At the meeting on February 25, Chris Green introduced guest speaker Jim Brown who gave a very informative talk on the 2012 Olympic Torch and W.D. Kinear, a local Olympic gold medallist.
Edward Barber and Jay Osgerby’s design for the torch was chosen from over 600 submissions.
They designed the torch at their studios in London and it was engineered in Basildon and 8000 of them (one for each bearer) were manufactured in Coventry from gold PVD finished aluminium.
The torch has 8000 laser cut perforations, 3600 on the inner casing and 4400 on the outer, representing the 8000 runners and the 8000 mile journey. Functionally the holes reduce the weight of the torch and allow the heat generated from the gas burner to dissipate.
Several of the torches have been offered for sale on e-bay and sell for around £5000 but one has allegedly been sold for in excess of £150,000.
Ben Ainslee started the journey at Land’s End and Jim was chosen as one of the fortunate 8000 to be a torch bearer on the leg from Montrose to Brechin as it made its 70 day journey around the United Kingdom. The youngest bearer was 12 years old and the oldest 100 years.
Another lesser known torch was Logan’s Olympic Torch. A paper version of an Olympic torch started a round-the-country relay, after being sold on an online auction site by a five-year-old boy.
Logan McKerrow had the idea after seeing real Olympic torches for sale on the internet for thousands of pounds.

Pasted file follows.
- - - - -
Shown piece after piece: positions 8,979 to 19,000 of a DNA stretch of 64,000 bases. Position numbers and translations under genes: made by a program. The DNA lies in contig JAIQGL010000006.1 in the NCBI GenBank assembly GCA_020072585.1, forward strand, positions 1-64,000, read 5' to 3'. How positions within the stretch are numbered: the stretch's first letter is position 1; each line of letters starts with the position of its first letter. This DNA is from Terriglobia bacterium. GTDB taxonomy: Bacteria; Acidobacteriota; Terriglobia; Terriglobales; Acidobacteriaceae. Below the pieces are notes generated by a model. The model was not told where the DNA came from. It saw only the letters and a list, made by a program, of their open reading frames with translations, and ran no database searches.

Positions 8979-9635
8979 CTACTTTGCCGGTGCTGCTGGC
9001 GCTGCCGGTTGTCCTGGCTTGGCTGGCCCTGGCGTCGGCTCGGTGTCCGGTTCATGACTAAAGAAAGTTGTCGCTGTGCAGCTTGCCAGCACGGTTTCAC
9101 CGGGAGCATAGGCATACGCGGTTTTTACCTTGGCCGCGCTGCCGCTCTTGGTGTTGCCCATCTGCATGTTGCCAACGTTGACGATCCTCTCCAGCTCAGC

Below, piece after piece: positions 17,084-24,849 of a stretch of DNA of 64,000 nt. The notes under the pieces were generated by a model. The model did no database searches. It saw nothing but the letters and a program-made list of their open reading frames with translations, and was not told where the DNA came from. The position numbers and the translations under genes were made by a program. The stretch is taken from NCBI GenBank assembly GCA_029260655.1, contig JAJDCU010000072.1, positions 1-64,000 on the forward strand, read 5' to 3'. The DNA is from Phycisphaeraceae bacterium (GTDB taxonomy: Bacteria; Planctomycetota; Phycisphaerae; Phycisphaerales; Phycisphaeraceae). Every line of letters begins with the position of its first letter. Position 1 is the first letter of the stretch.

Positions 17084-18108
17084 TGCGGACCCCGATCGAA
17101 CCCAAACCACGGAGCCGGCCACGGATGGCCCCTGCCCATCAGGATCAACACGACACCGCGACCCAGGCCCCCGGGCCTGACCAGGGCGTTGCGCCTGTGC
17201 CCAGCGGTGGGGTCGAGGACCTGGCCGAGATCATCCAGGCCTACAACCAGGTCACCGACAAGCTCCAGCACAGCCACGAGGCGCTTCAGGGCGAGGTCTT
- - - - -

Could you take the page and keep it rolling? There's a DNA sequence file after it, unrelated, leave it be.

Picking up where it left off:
His torch has been bought and re-sold 60 times, by people helping him raise £34000 for the Hearing Dogs for Deaf People charity. The Queen was presented with it as the 61st owner in her 61st year on the throne.
William Duthie Kinnear was a Scottish rower who won many major scull events at London regattas and was chosen to represent Great Britain at the Stockholm games in 1912 where he won a Gold Medal. He was born at Laurencekirk and trained as a draper before moving to London in 1899 and worked for Debenhams.
All his rowing training was carried out in his spare time. During World War One Kinnear served with the Royal Naval Air Service and afterwards became a rowing coach. He was inducted into the
Scottish Sports Hall of Fame on 12 of March 2007.
During his centenary, in recognition of his achievements, a plaque was mounted on the wall of the house where he lived in Johnston Street, Laurencekirk.
The vote of thanks was proposed by Peter MacInnes